Environmental groups stop Pyeongchang2018 cutting down forest at Mount Gariwang
The argument over the Pyeongchang2018 downhill course at Mount Gariwang continues. Recently green activists noticed that the authorities were starting to cut down trees on the mountain. The coalition of South Korean environment groups arguing with the government over the so-called restoration programme immediately protested pointing out that no agreement had yet been reached over this restoration programme. No work on the mountain is allowed to begin until this programme is agreed and the environmental coalition has so far rejected the Government's proposals for restoring the forest after the Olympics. The Department of the Environment then intervened to stop the work.
In a petition launched on Avaaz calling on the International Olympic Committee and the South Korean Government to prevent the destruction of the forest Mount Gariwang is described as:
The site of the largest plantation of wangsasre trees, a hybrid Aspen-Birch, which is only found on the Korean Peninsula. It is also the home of rare yew trees and possibly the oldest oak in South Korea. Conservationists describe Mount Gariwang as a 'Super-A' class site. Historically Gariwang mountain has a very special meaning for the Korean people. For five centuries from the late 14th century during the Chosun dynasty the mountain was under state protection during which time it was a ‘royal, forbidden mountain’.
More environmental groups have joined the argument over the destruction of the forest on Mount Gariwang. In October South Korea is due to host the 12th Conference of the Parties to the Convention on Biological Diversity. The fact that this meeting is to be held at Pyeongchang, where the authorities plan to cut down this valuable 'Super-A' class resource, which had been designated by the Korean Forestry Service as an area for the 'Protection of flora genes and forest Eco-systems', a designation then removed to allow it to be destroyed for Pyeongchang2018, has only served to strengthen the resolve of those groups opposed to its destruction.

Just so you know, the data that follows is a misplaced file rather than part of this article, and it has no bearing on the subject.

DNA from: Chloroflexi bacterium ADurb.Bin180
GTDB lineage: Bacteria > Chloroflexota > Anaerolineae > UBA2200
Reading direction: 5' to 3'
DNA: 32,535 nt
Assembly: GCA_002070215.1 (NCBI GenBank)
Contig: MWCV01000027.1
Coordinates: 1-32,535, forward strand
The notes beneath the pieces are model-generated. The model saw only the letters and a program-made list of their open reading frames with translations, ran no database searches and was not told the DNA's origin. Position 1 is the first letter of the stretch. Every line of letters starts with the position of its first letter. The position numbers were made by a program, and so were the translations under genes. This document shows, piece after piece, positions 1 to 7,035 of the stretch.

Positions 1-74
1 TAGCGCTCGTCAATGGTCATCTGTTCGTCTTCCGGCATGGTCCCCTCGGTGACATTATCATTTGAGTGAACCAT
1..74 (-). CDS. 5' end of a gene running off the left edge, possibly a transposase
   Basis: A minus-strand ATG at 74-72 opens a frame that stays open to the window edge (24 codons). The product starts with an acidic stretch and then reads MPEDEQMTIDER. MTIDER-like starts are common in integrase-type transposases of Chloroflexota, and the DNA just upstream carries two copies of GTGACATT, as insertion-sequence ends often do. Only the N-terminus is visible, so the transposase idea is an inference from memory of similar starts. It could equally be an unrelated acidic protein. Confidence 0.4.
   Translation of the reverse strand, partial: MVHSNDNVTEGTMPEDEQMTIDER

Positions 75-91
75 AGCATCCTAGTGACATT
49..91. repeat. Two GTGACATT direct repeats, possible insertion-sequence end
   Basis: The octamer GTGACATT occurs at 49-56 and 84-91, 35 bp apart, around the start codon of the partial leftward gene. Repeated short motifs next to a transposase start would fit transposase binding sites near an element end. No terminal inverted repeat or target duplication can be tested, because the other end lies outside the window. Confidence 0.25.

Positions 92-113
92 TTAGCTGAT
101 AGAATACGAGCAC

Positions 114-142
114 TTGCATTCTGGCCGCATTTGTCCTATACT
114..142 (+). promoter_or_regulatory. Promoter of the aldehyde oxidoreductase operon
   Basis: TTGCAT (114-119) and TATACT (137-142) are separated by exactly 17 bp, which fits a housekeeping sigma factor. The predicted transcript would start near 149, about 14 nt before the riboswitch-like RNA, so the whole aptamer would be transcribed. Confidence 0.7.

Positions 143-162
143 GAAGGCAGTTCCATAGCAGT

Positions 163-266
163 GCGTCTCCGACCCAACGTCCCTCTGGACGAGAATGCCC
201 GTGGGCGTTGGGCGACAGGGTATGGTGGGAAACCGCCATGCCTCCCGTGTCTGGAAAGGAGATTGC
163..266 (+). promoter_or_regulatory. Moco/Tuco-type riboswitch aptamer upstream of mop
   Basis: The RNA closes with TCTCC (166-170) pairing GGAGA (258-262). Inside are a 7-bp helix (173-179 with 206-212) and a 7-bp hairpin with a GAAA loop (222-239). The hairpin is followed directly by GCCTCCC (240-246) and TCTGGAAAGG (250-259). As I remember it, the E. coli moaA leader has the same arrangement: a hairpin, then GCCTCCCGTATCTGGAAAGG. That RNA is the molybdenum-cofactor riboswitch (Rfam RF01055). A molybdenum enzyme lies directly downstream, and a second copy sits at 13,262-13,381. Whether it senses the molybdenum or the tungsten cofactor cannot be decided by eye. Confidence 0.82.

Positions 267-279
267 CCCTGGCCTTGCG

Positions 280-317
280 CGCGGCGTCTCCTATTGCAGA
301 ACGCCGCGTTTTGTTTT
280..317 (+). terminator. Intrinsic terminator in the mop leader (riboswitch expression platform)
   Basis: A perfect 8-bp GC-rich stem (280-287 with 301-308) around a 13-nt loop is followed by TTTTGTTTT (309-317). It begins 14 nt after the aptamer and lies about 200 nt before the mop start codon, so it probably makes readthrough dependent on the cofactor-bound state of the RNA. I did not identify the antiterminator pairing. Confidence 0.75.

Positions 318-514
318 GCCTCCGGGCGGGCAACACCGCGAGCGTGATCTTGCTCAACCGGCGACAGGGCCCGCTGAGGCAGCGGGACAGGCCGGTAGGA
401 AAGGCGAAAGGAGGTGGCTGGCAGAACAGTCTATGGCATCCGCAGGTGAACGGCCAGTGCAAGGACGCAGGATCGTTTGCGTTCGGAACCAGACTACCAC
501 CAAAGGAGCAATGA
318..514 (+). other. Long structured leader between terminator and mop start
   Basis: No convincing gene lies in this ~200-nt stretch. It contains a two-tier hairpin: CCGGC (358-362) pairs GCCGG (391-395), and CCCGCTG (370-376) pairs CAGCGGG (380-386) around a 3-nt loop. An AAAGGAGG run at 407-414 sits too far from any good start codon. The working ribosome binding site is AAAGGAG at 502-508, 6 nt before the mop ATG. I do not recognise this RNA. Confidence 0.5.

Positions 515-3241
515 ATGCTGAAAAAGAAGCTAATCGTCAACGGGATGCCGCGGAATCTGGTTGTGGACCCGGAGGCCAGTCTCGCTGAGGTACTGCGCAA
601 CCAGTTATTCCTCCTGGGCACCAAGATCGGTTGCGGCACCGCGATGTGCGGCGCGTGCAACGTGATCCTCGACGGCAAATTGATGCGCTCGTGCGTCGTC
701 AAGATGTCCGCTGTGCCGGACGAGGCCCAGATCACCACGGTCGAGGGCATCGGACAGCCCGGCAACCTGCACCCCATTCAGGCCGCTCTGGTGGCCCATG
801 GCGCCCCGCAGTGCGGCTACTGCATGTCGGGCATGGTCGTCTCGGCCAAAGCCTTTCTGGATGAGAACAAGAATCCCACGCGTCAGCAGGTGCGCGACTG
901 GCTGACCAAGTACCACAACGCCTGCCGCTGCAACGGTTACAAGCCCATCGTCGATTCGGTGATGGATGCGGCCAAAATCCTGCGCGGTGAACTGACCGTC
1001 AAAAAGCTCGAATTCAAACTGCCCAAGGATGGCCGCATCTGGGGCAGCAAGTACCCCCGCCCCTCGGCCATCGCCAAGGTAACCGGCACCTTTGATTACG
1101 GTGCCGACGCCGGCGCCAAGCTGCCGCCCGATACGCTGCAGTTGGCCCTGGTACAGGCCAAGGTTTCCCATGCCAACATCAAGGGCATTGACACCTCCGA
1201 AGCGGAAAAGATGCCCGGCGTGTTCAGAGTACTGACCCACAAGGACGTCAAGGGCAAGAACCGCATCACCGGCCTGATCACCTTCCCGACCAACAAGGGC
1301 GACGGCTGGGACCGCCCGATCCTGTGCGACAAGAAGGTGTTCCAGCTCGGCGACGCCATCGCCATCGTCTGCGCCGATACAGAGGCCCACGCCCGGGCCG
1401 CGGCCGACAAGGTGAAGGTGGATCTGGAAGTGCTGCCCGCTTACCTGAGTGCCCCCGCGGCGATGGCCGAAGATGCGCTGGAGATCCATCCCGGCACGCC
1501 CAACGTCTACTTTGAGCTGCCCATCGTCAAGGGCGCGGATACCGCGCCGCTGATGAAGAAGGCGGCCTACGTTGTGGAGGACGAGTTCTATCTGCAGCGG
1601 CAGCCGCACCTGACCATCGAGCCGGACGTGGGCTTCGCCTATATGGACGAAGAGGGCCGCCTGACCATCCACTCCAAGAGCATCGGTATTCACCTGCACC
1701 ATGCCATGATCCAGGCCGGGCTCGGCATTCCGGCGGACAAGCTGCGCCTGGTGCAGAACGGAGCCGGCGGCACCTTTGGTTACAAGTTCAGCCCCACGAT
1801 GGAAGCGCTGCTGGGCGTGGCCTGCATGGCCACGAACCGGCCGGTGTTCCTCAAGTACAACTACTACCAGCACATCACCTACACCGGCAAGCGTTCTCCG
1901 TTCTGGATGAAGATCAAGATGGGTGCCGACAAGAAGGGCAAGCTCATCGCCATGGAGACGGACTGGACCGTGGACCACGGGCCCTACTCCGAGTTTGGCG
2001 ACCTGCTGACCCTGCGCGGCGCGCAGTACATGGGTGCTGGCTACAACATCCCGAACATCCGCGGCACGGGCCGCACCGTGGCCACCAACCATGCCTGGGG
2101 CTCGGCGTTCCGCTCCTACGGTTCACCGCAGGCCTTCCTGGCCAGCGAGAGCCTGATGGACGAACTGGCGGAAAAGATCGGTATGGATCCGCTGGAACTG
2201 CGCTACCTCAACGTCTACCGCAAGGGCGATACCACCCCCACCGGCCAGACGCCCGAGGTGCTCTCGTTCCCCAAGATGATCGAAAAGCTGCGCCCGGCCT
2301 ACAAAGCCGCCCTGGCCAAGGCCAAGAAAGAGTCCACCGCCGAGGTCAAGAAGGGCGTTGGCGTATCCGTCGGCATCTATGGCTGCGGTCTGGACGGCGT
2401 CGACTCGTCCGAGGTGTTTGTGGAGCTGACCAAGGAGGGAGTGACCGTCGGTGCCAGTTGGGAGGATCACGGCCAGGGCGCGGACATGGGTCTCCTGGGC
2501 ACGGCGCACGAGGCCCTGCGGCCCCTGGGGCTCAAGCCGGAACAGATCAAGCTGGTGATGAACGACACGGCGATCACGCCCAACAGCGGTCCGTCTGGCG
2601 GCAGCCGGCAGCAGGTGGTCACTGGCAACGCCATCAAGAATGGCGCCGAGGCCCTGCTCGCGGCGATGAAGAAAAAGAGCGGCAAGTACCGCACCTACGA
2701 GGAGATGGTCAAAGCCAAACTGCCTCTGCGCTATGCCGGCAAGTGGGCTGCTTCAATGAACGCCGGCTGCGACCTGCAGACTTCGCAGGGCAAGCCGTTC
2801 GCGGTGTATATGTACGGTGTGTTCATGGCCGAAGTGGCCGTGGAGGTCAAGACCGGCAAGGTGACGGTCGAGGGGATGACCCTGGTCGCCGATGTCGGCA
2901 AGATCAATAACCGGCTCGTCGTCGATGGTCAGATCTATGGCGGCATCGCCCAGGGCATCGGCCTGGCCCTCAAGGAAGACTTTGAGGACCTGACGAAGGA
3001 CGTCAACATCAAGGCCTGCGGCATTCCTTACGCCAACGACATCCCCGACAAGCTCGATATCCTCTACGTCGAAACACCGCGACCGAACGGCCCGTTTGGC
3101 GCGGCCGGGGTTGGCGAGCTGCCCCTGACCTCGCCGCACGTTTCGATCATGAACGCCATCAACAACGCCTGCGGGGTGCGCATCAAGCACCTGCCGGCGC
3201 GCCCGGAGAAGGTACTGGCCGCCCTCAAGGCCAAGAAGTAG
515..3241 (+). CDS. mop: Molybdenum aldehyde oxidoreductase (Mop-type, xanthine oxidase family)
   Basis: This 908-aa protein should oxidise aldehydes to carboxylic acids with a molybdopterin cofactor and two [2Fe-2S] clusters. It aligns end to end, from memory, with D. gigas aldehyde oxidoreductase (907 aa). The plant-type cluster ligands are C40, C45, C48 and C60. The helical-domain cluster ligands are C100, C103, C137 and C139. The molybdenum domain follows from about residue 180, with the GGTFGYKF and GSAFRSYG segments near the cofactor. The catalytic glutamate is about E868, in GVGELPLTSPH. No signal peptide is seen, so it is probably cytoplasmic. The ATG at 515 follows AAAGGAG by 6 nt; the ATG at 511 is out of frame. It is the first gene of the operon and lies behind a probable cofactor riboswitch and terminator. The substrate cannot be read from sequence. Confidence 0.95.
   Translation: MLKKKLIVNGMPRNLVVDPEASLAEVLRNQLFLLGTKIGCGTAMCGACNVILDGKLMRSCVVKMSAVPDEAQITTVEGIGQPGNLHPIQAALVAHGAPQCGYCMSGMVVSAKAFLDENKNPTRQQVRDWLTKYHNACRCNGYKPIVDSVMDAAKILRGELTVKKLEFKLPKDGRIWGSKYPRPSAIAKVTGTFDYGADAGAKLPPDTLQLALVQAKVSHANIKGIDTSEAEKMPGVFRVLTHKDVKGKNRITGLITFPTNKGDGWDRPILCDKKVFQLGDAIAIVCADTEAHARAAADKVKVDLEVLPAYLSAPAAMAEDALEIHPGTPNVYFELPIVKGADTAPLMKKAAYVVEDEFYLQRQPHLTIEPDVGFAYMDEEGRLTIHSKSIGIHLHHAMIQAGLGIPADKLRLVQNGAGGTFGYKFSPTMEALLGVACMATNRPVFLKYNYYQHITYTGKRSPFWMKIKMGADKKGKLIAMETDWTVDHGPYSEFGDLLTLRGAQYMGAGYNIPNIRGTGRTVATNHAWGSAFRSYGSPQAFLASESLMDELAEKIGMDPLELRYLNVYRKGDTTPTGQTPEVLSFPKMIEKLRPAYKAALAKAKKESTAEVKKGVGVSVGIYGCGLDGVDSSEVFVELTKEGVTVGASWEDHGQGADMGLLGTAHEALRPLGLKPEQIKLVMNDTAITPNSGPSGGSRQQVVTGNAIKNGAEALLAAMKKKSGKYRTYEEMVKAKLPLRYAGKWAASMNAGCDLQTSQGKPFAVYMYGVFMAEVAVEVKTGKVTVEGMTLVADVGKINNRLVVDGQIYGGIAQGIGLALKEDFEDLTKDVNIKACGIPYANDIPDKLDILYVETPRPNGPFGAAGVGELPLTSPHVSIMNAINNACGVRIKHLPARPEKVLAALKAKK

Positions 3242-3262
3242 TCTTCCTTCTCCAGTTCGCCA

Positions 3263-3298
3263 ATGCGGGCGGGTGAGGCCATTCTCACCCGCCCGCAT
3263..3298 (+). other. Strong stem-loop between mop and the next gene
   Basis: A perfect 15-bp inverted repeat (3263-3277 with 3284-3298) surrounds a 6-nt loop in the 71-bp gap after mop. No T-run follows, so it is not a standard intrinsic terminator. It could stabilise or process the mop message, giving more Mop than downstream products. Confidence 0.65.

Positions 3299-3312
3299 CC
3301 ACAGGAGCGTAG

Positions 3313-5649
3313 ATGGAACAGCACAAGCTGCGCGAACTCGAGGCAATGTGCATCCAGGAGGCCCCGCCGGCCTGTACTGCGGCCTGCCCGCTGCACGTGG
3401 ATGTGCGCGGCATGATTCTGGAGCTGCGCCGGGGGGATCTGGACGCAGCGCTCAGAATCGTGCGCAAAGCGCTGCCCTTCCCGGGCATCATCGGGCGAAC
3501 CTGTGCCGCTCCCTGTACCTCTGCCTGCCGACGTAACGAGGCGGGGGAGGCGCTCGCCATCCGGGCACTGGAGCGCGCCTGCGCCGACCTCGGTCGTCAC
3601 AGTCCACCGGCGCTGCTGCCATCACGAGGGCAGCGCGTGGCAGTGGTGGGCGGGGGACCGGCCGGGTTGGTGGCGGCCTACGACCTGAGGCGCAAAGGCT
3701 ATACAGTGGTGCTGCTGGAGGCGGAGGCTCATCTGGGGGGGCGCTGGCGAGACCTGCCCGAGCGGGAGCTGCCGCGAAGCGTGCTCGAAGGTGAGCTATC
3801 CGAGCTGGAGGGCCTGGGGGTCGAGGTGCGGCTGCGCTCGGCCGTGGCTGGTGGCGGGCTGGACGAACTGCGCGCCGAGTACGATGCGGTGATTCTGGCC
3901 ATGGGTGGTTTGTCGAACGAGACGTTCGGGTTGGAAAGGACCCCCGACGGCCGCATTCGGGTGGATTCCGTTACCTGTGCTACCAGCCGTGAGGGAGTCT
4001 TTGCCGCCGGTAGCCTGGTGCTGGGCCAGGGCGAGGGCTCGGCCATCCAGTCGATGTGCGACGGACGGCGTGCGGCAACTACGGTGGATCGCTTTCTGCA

The coalition of environmental groups continue to argue that under the rules of the International Ski Federation (FIS-Ski) there is a viable alternative to using Mount Gariwang for the downhill course at the nearby ski resort of Yongpyong and have sent a further letter to the FIS urging it to abandon its insistence on using Mount Gariwang. It has also held a meeting with the Provincial Governor. So far the authorities have failed to respond. However, the deadlock over the restoration programme means the work on the mountain faces further delays with the possibility of legal action and protests around the upcoming Biodiversity Conference.
Submitted by Julian Cheyne on Sun, 31/08/2014 - 17:14.